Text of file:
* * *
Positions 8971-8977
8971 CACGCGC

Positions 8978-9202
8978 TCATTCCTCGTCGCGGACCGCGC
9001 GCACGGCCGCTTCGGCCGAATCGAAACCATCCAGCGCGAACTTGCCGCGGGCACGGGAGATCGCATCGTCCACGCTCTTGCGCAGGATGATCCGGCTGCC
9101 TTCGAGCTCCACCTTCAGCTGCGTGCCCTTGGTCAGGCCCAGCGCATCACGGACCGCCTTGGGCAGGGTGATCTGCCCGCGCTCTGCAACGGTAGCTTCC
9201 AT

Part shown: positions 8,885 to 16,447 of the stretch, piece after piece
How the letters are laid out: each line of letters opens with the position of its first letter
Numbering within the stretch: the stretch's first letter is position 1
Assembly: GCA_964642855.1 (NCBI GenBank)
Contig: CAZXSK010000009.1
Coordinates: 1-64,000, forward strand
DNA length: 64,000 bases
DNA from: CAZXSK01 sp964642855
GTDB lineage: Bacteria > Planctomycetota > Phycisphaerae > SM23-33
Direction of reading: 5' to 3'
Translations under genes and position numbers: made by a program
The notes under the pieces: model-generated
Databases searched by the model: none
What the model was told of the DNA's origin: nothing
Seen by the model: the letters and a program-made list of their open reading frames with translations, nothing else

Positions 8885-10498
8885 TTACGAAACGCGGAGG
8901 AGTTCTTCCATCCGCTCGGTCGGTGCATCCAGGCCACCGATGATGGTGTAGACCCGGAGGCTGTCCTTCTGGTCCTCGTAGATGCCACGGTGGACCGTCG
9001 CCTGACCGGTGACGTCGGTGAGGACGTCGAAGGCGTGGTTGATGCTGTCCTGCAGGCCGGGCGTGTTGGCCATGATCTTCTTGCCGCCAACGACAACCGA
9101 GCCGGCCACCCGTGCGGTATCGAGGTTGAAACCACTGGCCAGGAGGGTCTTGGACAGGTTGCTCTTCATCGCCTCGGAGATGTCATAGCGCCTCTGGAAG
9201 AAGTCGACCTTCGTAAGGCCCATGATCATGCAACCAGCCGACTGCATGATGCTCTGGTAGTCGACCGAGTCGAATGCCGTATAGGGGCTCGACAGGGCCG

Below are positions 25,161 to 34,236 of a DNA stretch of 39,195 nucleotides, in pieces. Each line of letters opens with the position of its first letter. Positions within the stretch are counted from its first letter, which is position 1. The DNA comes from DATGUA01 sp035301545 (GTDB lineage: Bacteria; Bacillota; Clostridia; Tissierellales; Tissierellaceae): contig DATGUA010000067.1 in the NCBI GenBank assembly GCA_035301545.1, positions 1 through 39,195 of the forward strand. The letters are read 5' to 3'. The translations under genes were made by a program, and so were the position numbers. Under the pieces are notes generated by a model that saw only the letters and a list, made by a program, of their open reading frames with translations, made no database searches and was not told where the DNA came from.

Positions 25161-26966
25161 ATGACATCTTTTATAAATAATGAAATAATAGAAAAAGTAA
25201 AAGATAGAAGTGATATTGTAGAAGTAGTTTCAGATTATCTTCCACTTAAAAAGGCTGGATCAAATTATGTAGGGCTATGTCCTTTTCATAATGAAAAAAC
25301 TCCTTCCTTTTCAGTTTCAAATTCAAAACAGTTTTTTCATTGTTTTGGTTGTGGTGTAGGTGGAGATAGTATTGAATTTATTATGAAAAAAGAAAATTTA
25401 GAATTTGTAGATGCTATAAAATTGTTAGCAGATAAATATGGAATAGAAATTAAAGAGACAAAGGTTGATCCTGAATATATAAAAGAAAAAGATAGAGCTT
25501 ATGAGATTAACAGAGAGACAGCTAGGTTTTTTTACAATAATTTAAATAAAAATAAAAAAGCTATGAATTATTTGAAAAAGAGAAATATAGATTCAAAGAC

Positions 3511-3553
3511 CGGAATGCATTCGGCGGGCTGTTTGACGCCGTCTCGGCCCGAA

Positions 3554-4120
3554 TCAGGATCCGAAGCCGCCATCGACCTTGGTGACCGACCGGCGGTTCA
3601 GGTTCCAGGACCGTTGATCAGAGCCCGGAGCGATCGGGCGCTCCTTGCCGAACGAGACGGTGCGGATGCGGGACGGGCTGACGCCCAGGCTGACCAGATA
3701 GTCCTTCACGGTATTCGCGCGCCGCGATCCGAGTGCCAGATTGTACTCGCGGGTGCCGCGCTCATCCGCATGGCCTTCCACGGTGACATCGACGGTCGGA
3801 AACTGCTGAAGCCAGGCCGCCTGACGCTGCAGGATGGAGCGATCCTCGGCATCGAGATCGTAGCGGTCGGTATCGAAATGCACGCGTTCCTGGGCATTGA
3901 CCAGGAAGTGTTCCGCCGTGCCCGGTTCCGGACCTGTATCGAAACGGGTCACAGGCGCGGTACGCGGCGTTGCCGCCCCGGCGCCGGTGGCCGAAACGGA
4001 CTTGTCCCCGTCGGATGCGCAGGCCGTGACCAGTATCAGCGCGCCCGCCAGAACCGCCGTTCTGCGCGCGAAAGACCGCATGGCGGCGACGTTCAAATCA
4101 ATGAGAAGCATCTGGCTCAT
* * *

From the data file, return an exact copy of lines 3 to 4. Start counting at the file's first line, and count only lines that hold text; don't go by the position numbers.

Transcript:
Positions 8978-9202
8978 TCATTCCTCGTCGCGGACCGCGC